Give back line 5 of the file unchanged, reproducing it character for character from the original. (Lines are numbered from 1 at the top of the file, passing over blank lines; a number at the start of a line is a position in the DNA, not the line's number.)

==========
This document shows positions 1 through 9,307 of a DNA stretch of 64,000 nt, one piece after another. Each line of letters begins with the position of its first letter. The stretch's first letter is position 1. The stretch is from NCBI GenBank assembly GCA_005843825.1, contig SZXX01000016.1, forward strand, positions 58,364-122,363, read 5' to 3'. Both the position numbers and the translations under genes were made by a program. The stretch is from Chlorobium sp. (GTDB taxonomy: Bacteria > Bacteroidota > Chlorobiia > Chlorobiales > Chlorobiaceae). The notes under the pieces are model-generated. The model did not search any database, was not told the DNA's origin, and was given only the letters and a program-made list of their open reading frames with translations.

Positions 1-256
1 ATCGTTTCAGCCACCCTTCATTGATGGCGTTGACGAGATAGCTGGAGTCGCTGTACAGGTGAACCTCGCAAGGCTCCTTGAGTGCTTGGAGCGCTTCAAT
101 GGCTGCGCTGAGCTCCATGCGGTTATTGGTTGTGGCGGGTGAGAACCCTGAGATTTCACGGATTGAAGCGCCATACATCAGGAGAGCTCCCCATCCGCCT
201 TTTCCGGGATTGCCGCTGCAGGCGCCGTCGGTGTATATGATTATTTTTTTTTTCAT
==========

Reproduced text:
201 TTTCCGGGATTGCCGCTGCAGGCGCCGTCGGTGTATATGATTATTTTTTTTTTCAT